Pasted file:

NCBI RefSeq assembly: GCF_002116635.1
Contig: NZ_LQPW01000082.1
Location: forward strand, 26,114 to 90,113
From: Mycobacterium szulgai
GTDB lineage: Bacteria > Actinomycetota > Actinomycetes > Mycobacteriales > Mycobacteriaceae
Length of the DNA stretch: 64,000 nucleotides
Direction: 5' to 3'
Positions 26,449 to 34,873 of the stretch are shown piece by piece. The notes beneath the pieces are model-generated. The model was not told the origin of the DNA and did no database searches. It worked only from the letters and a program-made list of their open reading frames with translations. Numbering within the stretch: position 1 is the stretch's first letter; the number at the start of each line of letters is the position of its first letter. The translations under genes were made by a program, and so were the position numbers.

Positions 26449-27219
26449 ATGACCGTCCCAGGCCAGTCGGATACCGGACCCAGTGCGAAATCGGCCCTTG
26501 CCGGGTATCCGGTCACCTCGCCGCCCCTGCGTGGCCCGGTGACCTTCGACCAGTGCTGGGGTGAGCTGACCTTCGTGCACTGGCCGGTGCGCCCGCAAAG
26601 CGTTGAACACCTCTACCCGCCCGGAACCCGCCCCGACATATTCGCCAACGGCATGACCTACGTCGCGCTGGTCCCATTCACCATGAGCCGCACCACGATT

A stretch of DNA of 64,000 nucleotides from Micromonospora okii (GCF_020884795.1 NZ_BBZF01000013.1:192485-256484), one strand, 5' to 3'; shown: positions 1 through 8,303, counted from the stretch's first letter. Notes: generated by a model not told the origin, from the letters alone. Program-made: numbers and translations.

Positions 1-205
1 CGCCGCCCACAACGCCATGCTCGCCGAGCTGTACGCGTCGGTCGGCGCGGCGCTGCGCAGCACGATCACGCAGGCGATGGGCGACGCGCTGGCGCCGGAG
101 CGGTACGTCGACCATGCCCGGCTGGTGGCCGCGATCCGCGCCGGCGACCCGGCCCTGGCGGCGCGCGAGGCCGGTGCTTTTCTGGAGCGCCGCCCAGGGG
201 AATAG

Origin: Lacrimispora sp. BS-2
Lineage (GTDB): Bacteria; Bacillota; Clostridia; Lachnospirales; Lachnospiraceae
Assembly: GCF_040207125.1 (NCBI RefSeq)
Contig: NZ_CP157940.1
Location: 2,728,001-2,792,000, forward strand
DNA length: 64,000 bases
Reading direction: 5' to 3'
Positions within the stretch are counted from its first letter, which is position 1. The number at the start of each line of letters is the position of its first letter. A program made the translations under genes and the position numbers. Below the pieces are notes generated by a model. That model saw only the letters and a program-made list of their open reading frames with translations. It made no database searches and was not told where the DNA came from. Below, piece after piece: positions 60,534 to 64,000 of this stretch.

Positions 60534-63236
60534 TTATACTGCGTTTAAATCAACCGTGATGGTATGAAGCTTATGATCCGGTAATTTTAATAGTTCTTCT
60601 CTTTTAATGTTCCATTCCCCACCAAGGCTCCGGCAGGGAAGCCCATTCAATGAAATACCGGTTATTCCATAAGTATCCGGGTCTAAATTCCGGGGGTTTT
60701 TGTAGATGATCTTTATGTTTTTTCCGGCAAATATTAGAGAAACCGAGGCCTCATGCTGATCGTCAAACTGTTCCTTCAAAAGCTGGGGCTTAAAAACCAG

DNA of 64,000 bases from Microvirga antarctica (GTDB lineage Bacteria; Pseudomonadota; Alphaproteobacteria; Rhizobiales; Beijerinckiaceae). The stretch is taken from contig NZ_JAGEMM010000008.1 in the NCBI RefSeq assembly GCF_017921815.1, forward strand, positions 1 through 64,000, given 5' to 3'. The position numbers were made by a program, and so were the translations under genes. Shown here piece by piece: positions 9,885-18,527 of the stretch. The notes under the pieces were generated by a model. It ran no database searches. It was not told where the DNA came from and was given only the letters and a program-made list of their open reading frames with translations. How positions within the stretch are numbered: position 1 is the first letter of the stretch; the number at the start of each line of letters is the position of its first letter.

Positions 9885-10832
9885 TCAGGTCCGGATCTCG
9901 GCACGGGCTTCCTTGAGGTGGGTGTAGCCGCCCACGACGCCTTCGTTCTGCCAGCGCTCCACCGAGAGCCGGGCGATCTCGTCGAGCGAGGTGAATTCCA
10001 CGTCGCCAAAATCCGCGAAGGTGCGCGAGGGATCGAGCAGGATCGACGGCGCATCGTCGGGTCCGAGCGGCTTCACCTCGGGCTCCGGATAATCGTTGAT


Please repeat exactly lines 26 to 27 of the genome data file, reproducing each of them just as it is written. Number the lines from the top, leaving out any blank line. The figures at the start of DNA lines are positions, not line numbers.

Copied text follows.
Positions 60534-63236
60534 TTATACTGCGTTTAAATCAACCGTGATGGTATGAAGCTTATGATCCGGTAATTTTAATAGTTCTTCT